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Open AccessArticle

Evaluating Superconductors through Current Induced Depairing

Department of Physics and Astronomy, University of South Carolina, Columbia, SC 29208, USA
Condens. Matter 2019, 4(2), 54;
Received: 22 May 2019 / Revised: 13 June 2019 / Accepted: 15 June 2019 / Published: 17 June 2019
(This article belongs to the Special Issue From cuprates to Room Temperature Superconductors)
The phenomenon of superconductivity occurs in the phase space of three principal parameters: temperature T, magnetic field B, and current density j. The critical temperature T c is one of the first parameters that is measured and in a certain way defines the superconductor. From the practical applications point of view, of equal importance is the upper critical magnetic field B c 2 and conventional critical current density j c (above which the system begins to show resistance without entering the normal state). However, a seldom-measured parameter, the depairing current density j d , holds the same fundamental importance as T c and B c 2 , in that it defines a boundary between the superconducting and normal states. A study of j d sheds unique light on other important characteristics of the superconducting state such as the superfluid density and the nature of the normal state below T c , information that can play a key role in better understanding newly-discovered superconducting materials. From a measurement perspective, the extremely high values of j d make it difficult to measure, which is the reason why it is seldom measured. Here, we will review the fundamentals of current-induced depairing and the fast-pulsed current technique that facilitates its measurement and discuss the results of its application to the topological-insulator/chalcogenide interfacial superconducting system. View Full-Text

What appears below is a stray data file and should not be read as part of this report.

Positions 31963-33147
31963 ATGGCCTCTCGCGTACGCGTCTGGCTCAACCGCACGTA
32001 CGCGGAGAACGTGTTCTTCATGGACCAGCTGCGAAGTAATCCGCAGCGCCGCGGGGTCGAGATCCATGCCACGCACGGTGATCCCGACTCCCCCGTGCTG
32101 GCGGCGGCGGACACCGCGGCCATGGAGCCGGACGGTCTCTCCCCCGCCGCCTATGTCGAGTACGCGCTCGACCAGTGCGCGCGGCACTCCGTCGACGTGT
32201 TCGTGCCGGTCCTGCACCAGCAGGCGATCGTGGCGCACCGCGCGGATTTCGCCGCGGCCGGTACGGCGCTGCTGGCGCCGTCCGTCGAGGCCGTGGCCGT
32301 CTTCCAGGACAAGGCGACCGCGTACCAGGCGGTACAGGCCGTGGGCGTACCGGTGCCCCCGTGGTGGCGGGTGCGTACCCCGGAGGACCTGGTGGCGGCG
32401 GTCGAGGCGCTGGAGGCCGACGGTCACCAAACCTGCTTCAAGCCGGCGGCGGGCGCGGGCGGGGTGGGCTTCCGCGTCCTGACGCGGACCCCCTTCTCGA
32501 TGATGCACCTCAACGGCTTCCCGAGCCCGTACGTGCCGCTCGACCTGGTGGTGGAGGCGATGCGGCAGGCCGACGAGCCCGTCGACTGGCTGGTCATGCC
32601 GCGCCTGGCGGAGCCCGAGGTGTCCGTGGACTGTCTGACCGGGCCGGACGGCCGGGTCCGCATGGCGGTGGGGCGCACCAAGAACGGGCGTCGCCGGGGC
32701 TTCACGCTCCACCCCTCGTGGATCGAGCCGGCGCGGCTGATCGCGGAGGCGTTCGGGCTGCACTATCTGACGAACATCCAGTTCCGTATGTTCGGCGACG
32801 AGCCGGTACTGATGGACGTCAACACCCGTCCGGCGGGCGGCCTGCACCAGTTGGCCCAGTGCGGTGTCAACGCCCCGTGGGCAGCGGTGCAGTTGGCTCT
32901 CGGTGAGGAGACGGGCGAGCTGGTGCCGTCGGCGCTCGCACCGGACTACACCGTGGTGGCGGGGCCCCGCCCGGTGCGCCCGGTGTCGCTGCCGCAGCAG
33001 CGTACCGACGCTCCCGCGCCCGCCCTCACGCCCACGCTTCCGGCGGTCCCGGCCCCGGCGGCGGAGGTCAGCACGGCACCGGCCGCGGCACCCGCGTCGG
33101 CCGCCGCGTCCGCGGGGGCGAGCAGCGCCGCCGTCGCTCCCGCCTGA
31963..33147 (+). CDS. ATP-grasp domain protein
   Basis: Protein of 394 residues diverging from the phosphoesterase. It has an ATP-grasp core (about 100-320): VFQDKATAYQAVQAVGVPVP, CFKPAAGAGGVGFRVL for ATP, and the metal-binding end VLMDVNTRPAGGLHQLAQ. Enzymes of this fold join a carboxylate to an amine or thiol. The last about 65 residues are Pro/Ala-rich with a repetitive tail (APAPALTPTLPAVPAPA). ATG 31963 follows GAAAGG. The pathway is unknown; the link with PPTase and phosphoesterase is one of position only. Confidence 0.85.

Keywords: vortex; vortices; theory vortex; vortices; theory
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Kunchur, M.N. Evaluating Superconductors through Current Induced Depairing. Condens. Matter 2019, 4, 54.

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